Obesity is largely a lifestyle problem for most overweight people. It is a known major risk factor associated with several chronic health conditions that can impose a heavy health and financial toll on the individual, the family and society.
Hence, being able to combat obesity has short- and long-term benefits for the individual and the nation.
However, imposing "fat" taxes or other forms of "penalties" is a lot more complicated and much less effective than expected ("Combat obesity with 'fat' tax" by Dr Edmund Lam; last Tuesday and "Subsidise healthy food instead" by Dr Jeremy Lim; last Thursday).
One good way to prevent obesity is to educate people, particularly the young.
This is likely to be more effective and sustainable, because it brings about a natural self-committed change in lifestyle, rather than a forced action that may not last.
Education about healthy lifestyles, including the knowledge on how to make the right choices about food, nutrition and physical activity, can steer people in the right direction regardless of the many "bad" choices available to them.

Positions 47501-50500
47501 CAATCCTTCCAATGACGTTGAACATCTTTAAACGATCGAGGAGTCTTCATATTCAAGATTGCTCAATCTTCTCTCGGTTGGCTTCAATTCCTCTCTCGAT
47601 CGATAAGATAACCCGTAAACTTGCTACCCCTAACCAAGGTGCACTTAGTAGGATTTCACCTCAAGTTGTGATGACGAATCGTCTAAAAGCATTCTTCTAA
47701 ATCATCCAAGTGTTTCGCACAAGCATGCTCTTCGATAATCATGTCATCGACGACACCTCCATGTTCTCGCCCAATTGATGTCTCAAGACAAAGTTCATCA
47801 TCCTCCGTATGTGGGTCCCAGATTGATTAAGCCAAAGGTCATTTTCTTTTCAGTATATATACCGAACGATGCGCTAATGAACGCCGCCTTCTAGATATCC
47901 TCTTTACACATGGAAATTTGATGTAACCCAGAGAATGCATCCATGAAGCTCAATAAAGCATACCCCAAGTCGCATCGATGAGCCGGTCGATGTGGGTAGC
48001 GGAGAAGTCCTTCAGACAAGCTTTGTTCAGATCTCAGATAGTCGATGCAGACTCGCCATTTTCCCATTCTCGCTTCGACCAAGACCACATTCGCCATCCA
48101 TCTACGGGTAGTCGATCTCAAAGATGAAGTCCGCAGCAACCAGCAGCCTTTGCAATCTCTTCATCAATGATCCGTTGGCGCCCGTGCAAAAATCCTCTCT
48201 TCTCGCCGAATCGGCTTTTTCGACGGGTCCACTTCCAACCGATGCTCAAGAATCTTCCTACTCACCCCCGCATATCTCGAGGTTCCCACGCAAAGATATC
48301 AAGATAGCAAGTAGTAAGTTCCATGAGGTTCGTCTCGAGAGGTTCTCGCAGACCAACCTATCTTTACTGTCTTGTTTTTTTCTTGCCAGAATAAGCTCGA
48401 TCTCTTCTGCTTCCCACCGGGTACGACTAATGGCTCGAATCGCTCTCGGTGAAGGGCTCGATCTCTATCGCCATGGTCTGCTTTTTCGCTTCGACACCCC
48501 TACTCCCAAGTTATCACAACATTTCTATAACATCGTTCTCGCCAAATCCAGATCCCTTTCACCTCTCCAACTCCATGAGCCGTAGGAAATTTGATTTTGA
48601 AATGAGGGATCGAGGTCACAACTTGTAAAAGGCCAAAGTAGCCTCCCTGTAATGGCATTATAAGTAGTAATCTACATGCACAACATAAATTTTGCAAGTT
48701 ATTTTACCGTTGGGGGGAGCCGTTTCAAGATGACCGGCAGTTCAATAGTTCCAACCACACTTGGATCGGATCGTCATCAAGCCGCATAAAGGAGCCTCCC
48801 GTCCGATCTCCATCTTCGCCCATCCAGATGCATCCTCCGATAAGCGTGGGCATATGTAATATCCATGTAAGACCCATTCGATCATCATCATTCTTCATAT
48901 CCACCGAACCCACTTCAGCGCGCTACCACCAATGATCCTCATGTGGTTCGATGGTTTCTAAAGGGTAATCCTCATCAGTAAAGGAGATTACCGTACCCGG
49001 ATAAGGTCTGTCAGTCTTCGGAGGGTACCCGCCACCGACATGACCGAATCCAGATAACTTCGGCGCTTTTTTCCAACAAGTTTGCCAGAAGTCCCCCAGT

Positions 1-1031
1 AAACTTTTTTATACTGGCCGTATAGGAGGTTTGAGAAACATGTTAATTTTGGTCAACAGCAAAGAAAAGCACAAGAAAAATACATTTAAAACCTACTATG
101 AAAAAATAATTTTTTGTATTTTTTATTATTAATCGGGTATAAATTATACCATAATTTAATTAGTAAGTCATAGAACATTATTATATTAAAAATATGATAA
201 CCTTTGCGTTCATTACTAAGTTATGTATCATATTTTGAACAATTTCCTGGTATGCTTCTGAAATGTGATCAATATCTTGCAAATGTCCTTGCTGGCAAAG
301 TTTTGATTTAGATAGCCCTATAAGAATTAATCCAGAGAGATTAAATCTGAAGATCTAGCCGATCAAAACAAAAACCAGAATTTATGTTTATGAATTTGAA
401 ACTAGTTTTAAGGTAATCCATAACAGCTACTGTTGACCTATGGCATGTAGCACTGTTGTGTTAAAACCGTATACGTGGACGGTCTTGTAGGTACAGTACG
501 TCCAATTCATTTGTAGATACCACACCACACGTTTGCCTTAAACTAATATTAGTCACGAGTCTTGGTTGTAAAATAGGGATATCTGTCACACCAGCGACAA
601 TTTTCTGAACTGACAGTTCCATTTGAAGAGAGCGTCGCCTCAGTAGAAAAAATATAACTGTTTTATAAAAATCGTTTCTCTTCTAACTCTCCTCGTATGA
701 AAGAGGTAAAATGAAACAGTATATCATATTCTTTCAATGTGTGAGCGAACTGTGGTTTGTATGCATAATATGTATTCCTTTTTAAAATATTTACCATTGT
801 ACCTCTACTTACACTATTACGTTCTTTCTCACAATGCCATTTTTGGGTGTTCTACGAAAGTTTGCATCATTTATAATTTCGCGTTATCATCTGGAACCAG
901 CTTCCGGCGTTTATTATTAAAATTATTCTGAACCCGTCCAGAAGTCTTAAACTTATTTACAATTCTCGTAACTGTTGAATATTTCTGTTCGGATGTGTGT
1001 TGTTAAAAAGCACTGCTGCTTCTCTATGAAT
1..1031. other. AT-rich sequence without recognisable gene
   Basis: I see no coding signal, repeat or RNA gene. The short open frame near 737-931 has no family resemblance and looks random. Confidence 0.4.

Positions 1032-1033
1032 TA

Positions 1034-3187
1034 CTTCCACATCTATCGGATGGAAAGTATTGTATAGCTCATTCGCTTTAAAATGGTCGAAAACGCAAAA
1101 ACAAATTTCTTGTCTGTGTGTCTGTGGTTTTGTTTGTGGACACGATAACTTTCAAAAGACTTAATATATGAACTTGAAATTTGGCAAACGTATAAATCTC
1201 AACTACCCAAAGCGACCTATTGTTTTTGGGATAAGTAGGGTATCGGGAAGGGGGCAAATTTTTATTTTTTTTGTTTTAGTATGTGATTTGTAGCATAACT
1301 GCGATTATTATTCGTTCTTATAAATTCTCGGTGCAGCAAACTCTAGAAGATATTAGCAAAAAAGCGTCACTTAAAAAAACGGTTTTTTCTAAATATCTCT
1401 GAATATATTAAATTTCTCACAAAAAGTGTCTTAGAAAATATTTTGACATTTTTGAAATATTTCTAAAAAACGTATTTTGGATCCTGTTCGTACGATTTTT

So, the recommendation by Dr Luke Ho Boon Choong about inculcating the importance of proper nutrition and exercise in children and their parents is an important positive step ("Where do we draw the line?"; last Thursday).
In addition, we need to also ensure that good, nutritious food and facilities for common sports and physical activities are affordable and accessible to the majority of the population, even to those in the lower socio-economic strata.
This is one reason why obesity in the United States is more prevalent in the lower socio-economic groups, as the cheap food available to them is often high in calories and low in nutrient content.
Ho Ting Fei (Dr)
This article was published on April 7 in The Straits Times.
Get a copy of The Straits Times or go to straitstimes.com for more stories.